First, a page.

BOOK REVIEW: The Macharian Crusade, by William King

macharius.jpg

Publisher: Black Library

Series: The Macharian Crusade (#1-3)

Genre: Military SF

Pages: 878

Publication Date: 09/02/2017

Verdict: 5/5

Solar Macharius has begun his conquest of the heretical parts of the Galaxy. A war that could outlive him, yet driven by his force of personality alone. But the greatest enemy may not be the heretics, nor the traitors in his own ranks, but Macharius himself. . .

This is the Warhammer 40,000 that I signed up for. William King may be more famous for his Gotrek and Felix series, but is here that he writes his best work. everything you’d expect to see in the grim darkness of the forty-first millennium is on show here. Millions of men laying down their lives for unknown goals, devious eldar, vicious orks, vile heretics, and blood, guts and grimy action on an unparalleled scale.

Told in the first person by guardsman Leo, this trilogy gets into the head space of the average human soldier with an authenticity that few other Black Library novels manage. In a universe of larger-than-life Space marines and immortal demons, it’s always the little men that shine. At least it is for me. Maybe it’s the lingering legacy of Starship Troopers, but there’s something about the brutal warfare and gallows humour that has always appealed to me, and King excels at it.

By focusing on a single soldier, King is able to show the chaos of battle, especially when the humans are outnumbered or outgunned by xenos and heretic threats. You can feel the roar of the guns and the claustrophobic confines of the tanks on every page. Captured too is the cosmic horror of having to face literal demons when all you have is a rifle. Leo is no superhuman, just a man. It’s hard not to feel sorry for him as he is put through yet another life-or-more-likely-death situation.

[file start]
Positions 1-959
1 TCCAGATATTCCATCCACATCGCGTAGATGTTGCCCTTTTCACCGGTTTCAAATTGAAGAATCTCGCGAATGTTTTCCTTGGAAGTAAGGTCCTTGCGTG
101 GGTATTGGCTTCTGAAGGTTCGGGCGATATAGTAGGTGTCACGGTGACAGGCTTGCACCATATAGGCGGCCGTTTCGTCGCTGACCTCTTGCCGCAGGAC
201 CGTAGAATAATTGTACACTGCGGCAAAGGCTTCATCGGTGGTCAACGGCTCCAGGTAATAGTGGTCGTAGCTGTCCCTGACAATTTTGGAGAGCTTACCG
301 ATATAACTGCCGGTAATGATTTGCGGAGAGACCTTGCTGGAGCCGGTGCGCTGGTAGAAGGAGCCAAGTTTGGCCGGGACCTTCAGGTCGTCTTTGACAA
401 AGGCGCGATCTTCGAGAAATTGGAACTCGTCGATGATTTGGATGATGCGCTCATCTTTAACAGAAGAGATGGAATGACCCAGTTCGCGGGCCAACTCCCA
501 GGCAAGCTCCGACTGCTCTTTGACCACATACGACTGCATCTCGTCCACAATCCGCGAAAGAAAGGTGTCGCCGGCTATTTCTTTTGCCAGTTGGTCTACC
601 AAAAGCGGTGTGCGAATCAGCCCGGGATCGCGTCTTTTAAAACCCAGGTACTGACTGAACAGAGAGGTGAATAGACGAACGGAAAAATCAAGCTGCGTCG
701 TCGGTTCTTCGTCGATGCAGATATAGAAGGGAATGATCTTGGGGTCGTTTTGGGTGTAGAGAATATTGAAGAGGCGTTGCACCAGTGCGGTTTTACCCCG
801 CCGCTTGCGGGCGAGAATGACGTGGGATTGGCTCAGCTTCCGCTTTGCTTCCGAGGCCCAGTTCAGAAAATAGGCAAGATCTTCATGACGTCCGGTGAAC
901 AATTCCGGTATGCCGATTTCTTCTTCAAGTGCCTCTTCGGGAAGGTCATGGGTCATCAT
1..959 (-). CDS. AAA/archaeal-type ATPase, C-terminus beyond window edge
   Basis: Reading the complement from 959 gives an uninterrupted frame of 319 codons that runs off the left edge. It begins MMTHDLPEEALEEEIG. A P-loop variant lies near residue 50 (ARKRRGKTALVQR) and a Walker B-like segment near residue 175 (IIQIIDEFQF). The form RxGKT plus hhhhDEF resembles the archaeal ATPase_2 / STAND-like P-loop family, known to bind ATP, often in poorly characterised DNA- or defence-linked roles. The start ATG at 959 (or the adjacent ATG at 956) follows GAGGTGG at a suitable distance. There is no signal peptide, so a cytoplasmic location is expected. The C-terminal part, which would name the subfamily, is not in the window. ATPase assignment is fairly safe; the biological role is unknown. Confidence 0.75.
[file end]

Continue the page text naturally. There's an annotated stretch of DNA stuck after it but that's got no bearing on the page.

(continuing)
interspersed throughout the book are notes and memos regarding an investigation into whether Macharius should be canonised as a saint, while also hinting at traitors within the crusade. Serving to show some of the larger universe, these also tease betrayals in the future. reading through the trilogy in one go, they serve as the perfect appetizer for the next chapter, making this book one you won’t want to put down despite its size. the only real stumble is in the second volume, which inserts a second first-person narrative centred on an eldar corsair. Though not a major hurdle, there is little to distinguish who is speaking at any given time.

With all the thunder and fury of warfare, this book also takes time to show the quieter moments of a long-term campaign. the soldiers camp and laugh and joke with one another, even in the bleakest of surroundings. People go to bard, get drunk and have sex with locals. It’s this extra level of realism that separates this book from many others of the same breed. Though not as long, or as intricate, as Dan Abnett’s Gaunt’s Ghosts, it has a similar feel. The soldiers have a real tangibility to them, making them more than just another name. Not all of them are going to make it to the end, but by that end, you’ll have come to know them as well as anyone. Fully fleshed and likable, Leo and his colleagues ar ethe perfect protagonists for a military SF of this nature.

In short, this is the very best of what Black Library has to offer. perfect for both Warhammer veterans, and those new to the setting.

 

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